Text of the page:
Soapbox Science hosts events across the UK and the world that celebrate women in STEMM (Science, Technology, Engineering, Mathematics and Medicine), breaking down barriers and challenging stereotypes about who a researcher is.

Soapbox Science Brighton will take place on Saturday 29th July 2017, 1-4pm, on Brighton Seafront. “Soapbox is a brilliant initiative for raising the profile of women in science. What started out in 2011 as a single event in London has now gone global, with 21 events planned for 2017 in locations across the UK, Australia, Canada, Germany and Italy. We can’t wait for Brighton to be part of this celebration of science next summer!” says Beth Nicholls, Brighton Event Co-Organiser.

Soapbox Science Brighton is a fantastic opportunity for female researchers in any field of STEMM to connect with the general public, discuss their research and show-off the diversity of research that women are involved in on the South Coast. “We are really pleased to be bringing the event to the people of Brighton and excited for the discussions that will take place. Having a number of previous Soapbox Science participants on the event committee demonstrates the positive impact that the event has, not just for the general public, who really get stuck in asking questions, but also the researchers taking part” adds Katy Petherick, Brighton Event Co-Organiser.

I was very excited to be selected, but also very nervous, in particular at the moment when I had to step onto the soapbox. However I need not have worried: I had a fantastic audience and I got some interesting questions. On top of that, a passer-by mistook me for a busker and gave me 10p! Who says science isn’t lucrative?” tells Kayleigh Wardell, Research Fellow in Genome Damage and Stability, University of Sussex (London event, 2016).

Speaker applications for Soapbox Brighton are now open – we welcome any female researchers (PhD students to Professors) from STEMM subjects. Deadline is 24th Feb 2017. We look forward to celebrating Women in STEMM with you on the seafront this July!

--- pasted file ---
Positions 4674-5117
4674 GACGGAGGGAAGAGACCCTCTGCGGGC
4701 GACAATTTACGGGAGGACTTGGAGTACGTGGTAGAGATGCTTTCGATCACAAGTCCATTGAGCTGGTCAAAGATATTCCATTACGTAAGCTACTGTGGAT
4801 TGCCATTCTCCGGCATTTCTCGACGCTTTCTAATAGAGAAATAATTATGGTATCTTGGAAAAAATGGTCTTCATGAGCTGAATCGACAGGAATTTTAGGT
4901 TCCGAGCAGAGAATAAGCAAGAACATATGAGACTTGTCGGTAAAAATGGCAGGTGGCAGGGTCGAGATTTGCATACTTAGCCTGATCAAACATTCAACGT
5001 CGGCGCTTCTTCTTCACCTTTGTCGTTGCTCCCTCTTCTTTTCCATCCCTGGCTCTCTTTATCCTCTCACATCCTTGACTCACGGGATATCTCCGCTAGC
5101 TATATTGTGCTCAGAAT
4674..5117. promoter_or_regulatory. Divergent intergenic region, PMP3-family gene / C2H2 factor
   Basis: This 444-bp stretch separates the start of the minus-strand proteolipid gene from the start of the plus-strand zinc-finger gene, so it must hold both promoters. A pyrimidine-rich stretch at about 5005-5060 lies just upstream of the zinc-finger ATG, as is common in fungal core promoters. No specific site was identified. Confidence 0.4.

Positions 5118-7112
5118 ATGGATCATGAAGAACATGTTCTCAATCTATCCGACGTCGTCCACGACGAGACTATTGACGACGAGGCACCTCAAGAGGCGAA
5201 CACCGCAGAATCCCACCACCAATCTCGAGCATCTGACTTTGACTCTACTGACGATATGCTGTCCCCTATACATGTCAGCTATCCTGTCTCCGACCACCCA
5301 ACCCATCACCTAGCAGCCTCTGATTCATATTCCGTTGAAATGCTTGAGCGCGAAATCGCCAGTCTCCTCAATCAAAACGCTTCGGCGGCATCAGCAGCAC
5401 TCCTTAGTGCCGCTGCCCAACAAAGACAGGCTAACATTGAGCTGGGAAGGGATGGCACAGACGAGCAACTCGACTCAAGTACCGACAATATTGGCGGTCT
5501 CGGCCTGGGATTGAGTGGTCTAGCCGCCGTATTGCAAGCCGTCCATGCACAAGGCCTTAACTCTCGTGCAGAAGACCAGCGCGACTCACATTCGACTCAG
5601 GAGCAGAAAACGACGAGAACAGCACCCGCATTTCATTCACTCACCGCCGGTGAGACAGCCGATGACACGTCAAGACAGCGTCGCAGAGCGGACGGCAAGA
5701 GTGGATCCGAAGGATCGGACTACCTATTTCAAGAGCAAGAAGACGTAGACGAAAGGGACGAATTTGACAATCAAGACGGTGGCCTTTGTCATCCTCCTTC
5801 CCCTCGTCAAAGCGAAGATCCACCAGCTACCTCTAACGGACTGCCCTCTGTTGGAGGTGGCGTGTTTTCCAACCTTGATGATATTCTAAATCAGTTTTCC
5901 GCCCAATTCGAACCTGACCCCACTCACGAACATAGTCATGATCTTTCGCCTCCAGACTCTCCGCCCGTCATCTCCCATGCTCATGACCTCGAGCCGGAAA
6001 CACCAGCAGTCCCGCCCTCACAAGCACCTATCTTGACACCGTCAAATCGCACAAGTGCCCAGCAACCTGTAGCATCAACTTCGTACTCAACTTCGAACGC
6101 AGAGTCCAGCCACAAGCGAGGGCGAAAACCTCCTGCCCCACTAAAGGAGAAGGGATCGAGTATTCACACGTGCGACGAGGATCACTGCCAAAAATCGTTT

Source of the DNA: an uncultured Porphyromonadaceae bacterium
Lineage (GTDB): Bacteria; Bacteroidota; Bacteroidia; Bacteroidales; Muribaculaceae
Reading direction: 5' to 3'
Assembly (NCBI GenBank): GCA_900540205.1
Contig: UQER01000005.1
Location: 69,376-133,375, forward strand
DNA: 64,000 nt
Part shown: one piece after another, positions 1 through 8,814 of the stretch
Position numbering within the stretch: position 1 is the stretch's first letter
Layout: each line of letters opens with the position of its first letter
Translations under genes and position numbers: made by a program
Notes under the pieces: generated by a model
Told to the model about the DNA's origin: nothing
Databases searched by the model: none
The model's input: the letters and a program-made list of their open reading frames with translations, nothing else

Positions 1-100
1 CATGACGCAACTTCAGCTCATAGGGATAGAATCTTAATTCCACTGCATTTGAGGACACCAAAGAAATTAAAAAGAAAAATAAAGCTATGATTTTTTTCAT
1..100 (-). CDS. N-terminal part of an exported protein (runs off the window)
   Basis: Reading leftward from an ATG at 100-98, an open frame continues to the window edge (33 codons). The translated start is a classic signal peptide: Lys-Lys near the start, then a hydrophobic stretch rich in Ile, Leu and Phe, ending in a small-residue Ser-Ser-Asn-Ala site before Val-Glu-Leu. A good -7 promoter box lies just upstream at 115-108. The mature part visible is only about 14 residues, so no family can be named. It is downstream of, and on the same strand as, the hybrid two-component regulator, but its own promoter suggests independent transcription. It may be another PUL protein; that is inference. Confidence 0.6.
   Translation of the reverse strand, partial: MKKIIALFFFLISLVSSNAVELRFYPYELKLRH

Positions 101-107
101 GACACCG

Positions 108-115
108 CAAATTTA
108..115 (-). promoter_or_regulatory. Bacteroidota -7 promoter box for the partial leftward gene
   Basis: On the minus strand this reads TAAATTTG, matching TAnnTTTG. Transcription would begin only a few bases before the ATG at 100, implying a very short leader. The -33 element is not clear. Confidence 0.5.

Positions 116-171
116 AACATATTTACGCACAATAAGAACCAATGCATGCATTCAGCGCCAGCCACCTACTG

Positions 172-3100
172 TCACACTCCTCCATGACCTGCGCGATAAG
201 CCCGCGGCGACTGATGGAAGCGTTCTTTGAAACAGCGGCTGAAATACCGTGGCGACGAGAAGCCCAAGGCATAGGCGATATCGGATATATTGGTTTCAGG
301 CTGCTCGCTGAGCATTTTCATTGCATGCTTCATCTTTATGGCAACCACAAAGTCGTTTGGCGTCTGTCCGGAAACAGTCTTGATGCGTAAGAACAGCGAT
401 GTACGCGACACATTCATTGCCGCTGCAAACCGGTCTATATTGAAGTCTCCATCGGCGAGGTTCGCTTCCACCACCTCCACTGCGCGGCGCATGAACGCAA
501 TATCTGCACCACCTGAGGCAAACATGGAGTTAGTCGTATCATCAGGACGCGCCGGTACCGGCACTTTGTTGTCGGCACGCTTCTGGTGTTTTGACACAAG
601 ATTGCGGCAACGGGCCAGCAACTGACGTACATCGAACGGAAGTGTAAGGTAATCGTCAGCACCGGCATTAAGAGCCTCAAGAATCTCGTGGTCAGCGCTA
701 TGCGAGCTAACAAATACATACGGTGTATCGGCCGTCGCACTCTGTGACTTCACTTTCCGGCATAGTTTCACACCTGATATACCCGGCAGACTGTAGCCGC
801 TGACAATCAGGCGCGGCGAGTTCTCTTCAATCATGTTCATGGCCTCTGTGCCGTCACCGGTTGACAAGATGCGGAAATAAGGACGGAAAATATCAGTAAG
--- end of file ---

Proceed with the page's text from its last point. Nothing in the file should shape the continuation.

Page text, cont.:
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Soapbox Science: Taking My GaN Research into the Cambridge Market Square!

nikiBy Nikita Hari

Soapbox Science is a truly innovative roadshow where research takes to the roads, where public spaces are transformed into arenas of scientific learning, engagement and inspiration. Starting with the vision to transform and challenge the perceptions of people about scientists – showing them how fascinating women scientists are and how learning science could be fun, this initiative has come a long way. This year, it was hosted in 13 locations across UK and Cambridge was witness to its first Soapbox Science event this year on July 2nd at the Market Square!

 

Let me take you through my Soapbox Science Journey…

 

I’m a Doctoral Scholar in Electrical Engineering at the University of Cambridge, Social entrepreneur, Science Communicator and Stem Ambassador. When I heard of this event, I thought it was just like the other outreach events I have done – little did I know when I was applying to this that I would need to ‘stand in the market and sell my research’. And little did I know then, that I had the courage to enthusiastically shout in front of strangers, successfully grab their attention and get them interested in ‘electric power!’

I applied to speak at this event in Feb 2016 and one fine morning in March I received the email congratulating me on being selected as one of 11 scientists from the University from a big pool of applicants. The run up to the event was exciting and productive. From a training event in London to discussions, media talks and meet up sessions in Cambridge, these informal meetings helped me understand more about other women researchers, their fields of work, aspirations and vision. From PhDs, to Post-Docs to Professors, they were the most passionate and vibrant women in science I had the wonderful opportunity to meet and interact with! I thank Soapbox Science for making this happen – for giving me this amazing platform to connect with these fantastic women!

 

Let me walk you through my world of GaN Power Electronics …